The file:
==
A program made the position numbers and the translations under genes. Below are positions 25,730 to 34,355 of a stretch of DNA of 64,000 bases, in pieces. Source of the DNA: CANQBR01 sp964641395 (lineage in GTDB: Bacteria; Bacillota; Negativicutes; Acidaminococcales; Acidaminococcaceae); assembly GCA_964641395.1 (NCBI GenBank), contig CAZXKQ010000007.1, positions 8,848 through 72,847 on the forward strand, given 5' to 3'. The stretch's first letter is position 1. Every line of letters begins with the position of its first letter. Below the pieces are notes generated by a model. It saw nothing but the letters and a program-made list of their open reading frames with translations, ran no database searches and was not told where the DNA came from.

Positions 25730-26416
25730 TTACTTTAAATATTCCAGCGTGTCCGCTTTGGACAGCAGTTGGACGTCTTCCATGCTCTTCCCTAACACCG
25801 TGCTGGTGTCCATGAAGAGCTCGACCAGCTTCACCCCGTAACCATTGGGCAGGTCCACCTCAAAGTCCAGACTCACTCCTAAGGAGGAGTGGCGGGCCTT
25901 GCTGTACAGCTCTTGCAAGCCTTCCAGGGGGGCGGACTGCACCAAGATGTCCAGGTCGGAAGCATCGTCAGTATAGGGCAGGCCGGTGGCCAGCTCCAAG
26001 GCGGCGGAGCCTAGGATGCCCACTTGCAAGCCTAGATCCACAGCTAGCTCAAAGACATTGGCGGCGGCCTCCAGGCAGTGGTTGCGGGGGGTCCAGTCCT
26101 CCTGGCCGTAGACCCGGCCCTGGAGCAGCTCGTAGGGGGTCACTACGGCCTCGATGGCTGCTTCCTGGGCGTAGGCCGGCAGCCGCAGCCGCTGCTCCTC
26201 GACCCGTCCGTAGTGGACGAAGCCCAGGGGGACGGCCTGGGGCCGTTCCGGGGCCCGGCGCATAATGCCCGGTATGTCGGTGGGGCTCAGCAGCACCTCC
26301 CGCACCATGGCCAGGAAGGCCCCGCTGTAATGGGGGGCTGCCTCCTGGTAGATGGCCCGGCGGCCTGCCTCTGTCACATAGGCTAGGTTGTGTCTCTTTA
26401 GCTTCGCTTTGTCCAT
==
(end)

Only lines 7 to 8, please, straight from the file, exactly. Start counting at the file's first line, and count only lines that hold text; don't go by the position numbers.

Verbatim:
26101 CCTGGCCGTAGACCCGGCCCTGGAGCAGCTCGTAGGGGGTCACTACGGCCTCGATGGCTGCTTCCTGGGCGTAGGCCGGCAGCCGCAGCCGCTGCTCCTC
26201 GACCCGTCCGTAGTGGACGAAGCCCAGGGGGACGGCCTGGGGCCGTTCCGGGGCCCGGCGCATAATGCCCGGTATGTCGGTGGGGCTCAGCAGCACCTCC